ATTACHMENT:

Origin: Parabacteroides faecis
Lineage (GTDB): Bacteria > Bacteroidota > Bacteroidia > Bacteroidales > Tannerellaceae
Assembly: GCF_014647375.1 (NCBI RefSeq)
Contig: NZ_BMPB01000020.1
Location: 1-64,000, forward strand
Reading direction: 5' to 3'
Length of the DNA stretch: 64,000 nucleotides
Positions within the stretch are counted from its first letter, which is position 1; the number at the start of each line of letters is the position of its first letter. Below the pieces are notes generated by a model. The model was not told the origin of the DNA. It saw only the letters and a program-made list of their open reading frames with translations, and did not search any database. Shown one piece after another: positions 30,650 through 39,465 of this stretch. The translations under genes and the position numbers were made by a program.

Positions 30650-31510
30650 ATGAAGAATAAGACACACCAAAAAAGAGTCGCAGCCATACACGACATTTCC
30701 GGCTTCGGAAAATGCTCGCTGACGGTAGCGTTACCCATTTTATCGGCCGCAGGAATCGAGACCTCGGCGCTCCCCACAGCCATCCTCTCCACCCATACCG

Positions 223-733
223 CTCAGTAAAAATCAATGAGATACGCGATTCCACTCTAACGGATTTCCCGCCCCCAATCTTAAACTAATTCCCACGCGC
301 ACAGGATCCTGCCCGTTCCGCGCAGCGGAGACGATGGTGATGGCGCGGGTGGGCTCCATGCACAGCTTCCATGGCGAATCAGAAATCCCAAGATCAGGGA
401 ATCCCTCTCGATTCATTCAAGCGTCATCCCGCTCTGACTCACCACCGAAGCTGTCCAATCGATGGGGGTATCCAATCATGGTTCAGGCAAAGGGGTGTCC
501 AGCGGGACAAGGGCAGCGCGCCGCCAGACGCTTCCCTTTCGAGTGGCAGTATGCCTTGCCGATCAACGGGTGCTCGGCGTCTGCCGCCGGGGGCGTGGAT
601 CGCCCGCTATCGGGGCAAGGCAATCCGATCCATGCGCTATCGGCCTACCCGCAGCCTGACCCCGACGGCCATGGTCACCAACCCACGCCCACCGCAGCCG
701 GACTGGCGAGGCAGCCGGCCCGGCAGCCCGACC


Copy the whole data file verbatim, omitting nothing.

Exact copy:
Origin: Parabacteroides faecis
Lineage (GTDB): Bacteria > Bacteroidota > Bacteroidia > Bacteroidales > Tannerellaceae
Assembly: GCF_014647375.1 (NCBI RefSeq)
Contig: NZ_BMPB01000020.1
Location: 1-64,000, forward strand
Reading direction: 5' to 3'
Length of the DNA stretch: 64,000 nucleotides
Positions within the stretch are counted from its first letter, which is position 1; the number at the start of each line of letters is the position of its first letter. Below the pieces are notes generated by a model. The model was not told the origin of the DNA. It saw only the letters and a program-made list of their open reading frames with translations, and did not search any database. Shown one piece after another: positions 30,650 through 39,465 of this stretch. The translations under genes and the position numbers were made by a program.

Positions 30650-31510
30650 ATGAAGAATAAGACACACCAAAAAAGAGTCGCAGCCATACACGACATTTCC
30701 GGCTTCGGAAAATGCTCGCTGACGGTAGCGTTACCCATTTTATCGGCCGCAGGAATCGAGACCTCGGCGCTCCCCACAGCCATCCTCTCCACCCATACCG

Positions 223-733
223 CTCAGTAAAAATCAATGAGATACGCGATTCCACTCTAACGGATTTCCCGCCCCCAATCTTAAACTAATTCCCACGCGC
301 ACAGGATCCTGCCCGTTCCGCGCAGCGGAGACGATGGTGATGGCGCGGGTGGGCTCCATGCACAGCTTCCATGGCGAATCAGAAATCCCAAGATCAGGGA
401 ATCCCTCTCGATTCATTCAAGCGTCATCCCGCTCTGACTCACCACCGAAGCTGTCCAATCGATGGGGGTATCCAATCATGGTTCAGGCAAAGGGGTGTCC
501 AGCGGGACAAGGGCAGCGCGCCGCCAGACGCTTCCCTTTCGAGTGGCAGTATGCCTTGCCGATCAACGGGTGCTCGGCGTCTGCCGCCGGGGGCGTGGAT
601 CGCCCGCTATCGGGGCAAGGCAATCCGATCCATGCGCTATCGGCCTACCCGCAGCCTGACCCCGACGGCCATGGTCACCAACCCACGCCCACCGCAGCCG
701 GACTGGCGAGGCAGCCGGCCCGGCAGCCCGACC